1. Simple Question, Bolt Axial Load

I trying to get an approximate value of Torque to apply to 2 bolts in a clamp to achieve 5 and 10 metric tons of clamping force and I seem to be getting an answer that is not realistic.

Here is a quick diagram. (Tube with 2 clamps and 2 bolts, with nuts) Bolts are 3/8"-16 Hex Head. 304SS
Tensile Strength ~ 75000psi
Tensile Stress Area = 0.0775in^2

Therefore: Max Tensile Load (P) = 0.0775 * 75000 = 5812.5lbs.
Proof Load = 90%(P) = 5231lbs.

Torque = K x d x F
K = Nut Factor = 0.2 (Stainless steel bolt and nut with lubrication?)
d = Nominal Dia. = 3/8"
F = 3923lbs

T = 24 ft.lbs.

This torque Seems to meet recommendations I see in my industry for this type and size of fastener. But my question is, because there are 2 bolts creating this clamping force (3923lbs) would I have to apply half the torque? I.e 12ftlbs to each bolt. If torque was only applied to one bolt in this situation no axial load would be applied to the tube. Thank for all the help you can give me.  Reply With Quote

2. Assuming your clamp is not otherwise restrained, and ignoring contact friction with the pipe, the torque loading of one bolt will automatically be transferred to the other bolt (think of your assembly as a beam with the pipe as a center pivot). If you tighten one bolt to a given torque when you try to tighten the second bolt it will immeadiately exhibit a torque resistence equal to that of the first bolt. By a similar beam analogy with one bolt as an end pivot and the pipe in the center, the loading on the pipe will be equal to twice the torque loading of the bolts.
However, if you desire to have equal thread makeup on both bolts then you need to tighten the bolts in an alternating fashion with successively increasing torques until the desired torque is achieved.  Reply With Quote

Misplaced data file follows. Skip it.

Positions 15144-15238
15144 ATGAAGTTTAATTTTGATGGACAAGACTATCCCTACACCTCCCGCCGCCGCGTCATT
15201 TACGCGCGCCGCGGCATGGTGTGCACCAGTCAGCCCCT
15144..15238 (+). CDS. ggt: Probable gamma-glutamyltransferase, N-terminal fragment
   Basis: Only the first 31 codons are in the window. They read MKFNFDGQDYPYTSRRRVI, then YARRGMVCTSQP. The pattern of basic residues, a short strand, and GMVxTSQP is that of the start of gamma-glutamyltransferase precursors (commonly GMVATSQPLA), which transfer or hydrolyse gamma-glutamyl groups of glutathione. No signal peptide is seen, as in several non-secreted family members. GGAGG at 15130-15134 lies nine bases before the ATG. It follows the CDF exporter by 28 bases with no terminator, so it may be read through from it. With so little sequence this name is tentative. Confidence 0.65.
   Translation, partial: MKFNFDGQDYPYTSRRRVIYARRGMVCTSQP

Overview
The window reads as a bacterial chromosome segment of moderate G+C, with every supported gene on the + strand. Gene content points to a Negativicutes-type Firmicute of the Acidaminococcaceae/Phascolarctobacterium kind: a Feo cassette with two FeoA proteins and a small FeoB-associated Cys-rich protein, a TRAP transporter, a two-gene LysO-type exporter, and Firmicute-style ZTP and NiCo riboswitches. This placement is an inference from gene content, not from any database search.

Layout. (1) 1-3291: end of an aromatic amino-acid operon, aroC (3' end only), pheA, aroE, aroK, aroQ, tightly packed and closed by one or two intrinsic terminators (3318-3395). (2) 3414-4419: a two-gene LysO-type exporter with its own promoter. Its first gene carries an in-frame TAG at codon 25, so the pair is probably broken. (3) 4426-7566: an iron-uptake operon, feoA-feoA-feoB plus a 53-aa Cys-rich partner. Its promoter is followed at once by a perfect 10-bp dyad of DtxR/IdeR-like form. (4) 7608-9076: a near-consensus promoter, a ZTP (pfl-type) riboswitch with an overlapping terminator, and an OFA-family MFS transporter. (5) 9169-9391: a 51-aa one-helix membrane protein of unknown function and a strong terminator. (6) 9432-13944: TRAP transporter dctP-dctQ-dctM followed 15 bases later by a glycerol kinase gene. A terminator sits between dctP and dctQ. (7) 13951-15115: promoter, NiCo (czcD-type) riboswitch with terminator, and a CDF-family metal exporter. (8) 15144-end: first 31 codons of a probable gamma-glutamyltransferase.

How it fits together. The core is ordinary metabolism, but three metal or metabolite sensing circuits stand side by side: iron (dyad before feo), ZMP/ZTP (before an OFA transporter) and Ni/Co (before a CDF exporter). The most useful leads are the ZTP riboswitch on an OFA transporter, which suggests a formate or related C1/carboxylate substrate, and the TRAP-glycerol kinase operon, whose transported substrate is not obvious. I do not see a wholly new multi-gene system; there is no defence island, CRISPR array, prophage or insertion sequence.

3. Thanks you for the reply JAlberts. I have 1 question if I could just get a little more clarification.

If I snug up both bolts so there is no movement. Then torque the bolt on the right to 12ft.lbs, both bolts will have the same axial load (ignoring friction) and the total clamping force will be equal to that created by one bolt tightened at 24ft.lb.s? I understand this is greatly simplified.  Reply With Quote

4. What you say would only be true if that one bolt were directly centered over the pipe.

In an attempt to resolve your confusion let try another analogy. For a minute let's forget about the bolts. Now if you place, for example, a 50 lb weight on one end of the clamp, then (assuming the pipe is exactly centered in the clamp) how much weight do you have to place on the other end of the clamp to keep it level? The answer, I sure you immediately realize, is 50 lbs, right?
As a result, the total loading on the pipe is: 50+50+100 lbs correct?

This is what I was describing when I stated that any torque load on one bolt would immeadiately result in an equal torque load on the other bolt, ignoring friction, etc.

I hope this resolves your confusion; if not, let know. It is actually a little bit confusing for anyone. I think having to realize that there are two loadings, one on each end of a clamp, is what makes it a bit difficult.  Reply With Quote

5. Sorry I should have specified that the one bolt torqued to 24ft.lbs in my last message would have to be centered in the middle of the pipe. So if that was the case my last example would be shown correct? You have helped a lot and and I think I just needed to be walked through it.  Reply With Quote

6. I don't understand the diagram...  Reply With Quote Posting Permissions

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